The Mishna (Yevamot 6:6) in today’s daf (Yevamot 64a) states that if a couple are married for ten years and are unable to have children, they should divorce in order to give each other a chance to become parents.
Significantly, the Rambam (Ishut 15:7) formulates this halacha with even stronger language than the Mishna, stating that: ‘If a man marries a woman and they remain together for ten years but they do not have a child, then she (i.e. his wife) should leave (with a divorce) and he should pay her [the money due her from her] ketubah… [and] if he does not desire to divorce her, he should be compelled to do so’, and as is often the case, the Shulchan Aruch (Even HaEzer 154:10) codifies this law while repeating the words of the Rambam.
From here it would seem that this law is very clear, and in fact, there have been instances when I have heard people – i.e. those with a profound lack of sensitivity who feel that it is appropriate to mention this law within the earshot of those who have painfully struggled to have children – repeat this law with great confidence as if there is nothing more to say about it.
However, far too often we think we know what the right ‘thing’ to do is because we are aware of one ‘thing’. But in this case, our mere awareness of this Mishna and Rambam and ruling in the Shulchan Aruch does not necessarily suggest that this is what everyone should do (although there have certainly been many over the years who have followed this advice). This is because halacha, especially when it comes to the personal, is not merely about the halacha as written in text. Instead, it is also about the application of text to context, which means that the situation and circumstance of the people involved may lend itself to not following this law.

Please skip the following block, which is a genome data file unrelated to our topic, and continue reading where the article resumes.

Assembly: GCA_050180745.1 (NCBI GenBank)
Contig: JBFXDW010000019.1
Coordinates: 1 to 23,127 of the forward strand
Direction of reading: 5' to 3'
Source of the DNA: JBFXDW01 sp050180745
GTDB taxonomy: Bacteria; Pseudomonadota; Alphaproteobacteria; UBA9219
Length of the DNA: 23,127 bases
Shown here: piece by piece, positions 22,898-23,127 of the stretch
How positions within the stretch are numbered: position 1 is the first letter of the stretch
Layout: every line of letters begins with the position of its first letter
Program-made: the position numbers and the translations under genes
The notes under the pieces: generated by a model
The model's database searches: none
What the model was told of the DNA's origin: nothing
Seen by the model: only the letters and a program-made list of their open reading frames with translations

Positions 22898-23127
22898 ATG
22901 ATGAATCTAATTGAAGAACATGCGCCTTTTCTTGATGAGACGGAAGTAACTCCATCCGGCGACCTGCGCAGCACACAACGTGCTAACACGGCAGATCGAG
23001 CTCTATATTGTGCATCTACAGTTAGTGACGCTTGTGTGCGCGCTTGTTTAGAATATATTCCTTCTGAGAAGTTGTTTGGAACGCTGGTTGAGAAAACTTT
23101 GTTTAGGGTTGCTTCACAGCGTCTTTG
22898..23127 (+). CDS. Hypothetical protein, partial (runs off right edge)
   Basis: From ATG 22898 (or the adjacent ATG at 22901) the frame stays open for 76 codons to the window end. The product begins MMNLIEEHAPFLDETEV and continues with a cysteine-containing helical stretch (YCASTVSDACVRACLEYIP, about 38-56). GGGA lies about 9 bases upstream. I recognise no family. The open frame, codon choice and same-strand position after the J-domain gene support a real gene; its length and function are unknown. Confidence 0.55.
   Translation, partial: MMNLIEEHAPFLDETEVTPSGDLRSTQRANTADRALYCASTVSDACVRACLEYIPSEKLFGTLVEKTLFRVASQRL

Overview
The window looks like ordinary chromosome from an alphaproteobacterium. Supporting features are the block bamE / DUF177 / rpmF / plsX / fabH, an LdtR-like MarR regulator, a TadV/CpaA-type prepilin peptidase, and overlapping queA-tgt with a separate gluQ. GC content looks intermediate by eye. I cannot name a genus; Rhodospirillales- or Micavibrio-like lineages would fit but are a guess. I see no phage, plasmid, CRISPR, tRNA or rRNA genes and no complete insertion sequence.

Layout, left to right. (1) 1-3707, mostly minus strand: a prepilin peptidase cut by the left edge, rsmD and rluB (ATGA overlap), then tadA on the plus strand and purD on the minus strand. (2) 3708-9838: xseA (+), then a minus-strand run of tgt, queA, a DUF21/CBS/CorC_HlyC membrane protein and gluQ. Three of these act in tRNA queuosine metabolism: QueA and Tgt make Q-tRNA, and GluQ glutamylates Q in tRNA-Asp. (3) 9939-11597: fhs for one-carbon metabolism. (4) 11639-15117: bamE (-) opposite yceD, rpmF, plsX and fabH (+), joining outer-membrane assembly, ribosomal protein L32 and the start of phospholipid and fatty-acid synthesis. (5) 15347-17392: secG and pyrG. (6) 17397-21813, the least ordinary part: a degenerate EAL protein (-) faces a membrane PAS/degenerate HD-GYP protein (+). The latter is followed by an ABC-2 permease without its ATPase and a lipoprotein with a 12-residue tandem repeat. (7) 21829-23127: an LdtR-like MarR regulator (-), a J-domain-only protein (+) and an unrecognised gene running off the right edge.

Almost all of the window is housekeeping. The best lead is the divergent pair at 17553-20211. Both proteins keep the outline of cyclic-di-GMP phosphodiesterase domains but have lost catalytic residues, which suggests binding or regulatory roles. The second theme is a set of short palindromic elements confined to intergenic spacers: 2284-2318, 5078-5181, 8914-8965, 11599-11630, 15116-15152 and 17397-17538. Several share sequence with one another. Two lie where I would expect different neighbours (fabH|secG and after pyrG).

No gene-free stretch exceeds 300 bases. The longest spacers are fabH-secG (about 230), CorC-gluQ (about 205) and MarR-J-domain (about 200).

While this should be obvious to us in all situations, it is essential that we are cognizant of this fact with respect to such delicate matters as fertility and childbirth, and this is powerfully reflected in the responsum of Rabbi Elchanan Printz addressing a couple who adore each other, who have unfortunately been unsuccessful in natural conception, and who have attempted various fertility treatments but so far with no luck (see Avnei Derech Vol. 12 No. 208). Yet it is the final lines of this responsum, where Rabbi Printz cites Rabbi Shlomo Zalman Auerbach (Ma’adanei Shlomo pp. 325-326), where this point is most powerfully expressed.
Rabbi Auerbach was asked why many people do not follow this law notwithstanding the seemingly unambiguous language of the Gemara, Rambam and Shulchan Aruch. In his reply he offered one answer relating to the duty of having children, yet it was his second answer that particularly spoke to me when he said: ‘even though there is a mitzvah of having children, the pain felt…if they divorce may be, [in such a situation], comparable to death, and [we should not forget that] the Torah prohibits us from murder… so though it is true that there is a mitzvah of having children, it is nevertheless prohibited to cause anguish and pain that may, [for some], be like a form of death.’
Rabbi Auerbach does not suggest that the law is never relevant. But what he stresses is that it does not exist in a vacuum, and that oftentimes other needs, desires and sensitivities can, and should, overrule this particular law.
What we learn from here, as well as many other examples that I have mentioned over the years, is that it is at times careless, and in some instances even dangerous, to speak of ‘the’ halacha – especially when discussing personal and delicate matters – as if there is only one singular path that should be followed in all cases. True, this is ‘the’ halacha as written, but as I wrote above, ‘halacha, especially when it comes to the personal, is not merely about the halacha as written in text. Instead, it is also about the application of text to context, which means that the situation and circumstance of the people involved may lend itself to not following this law.’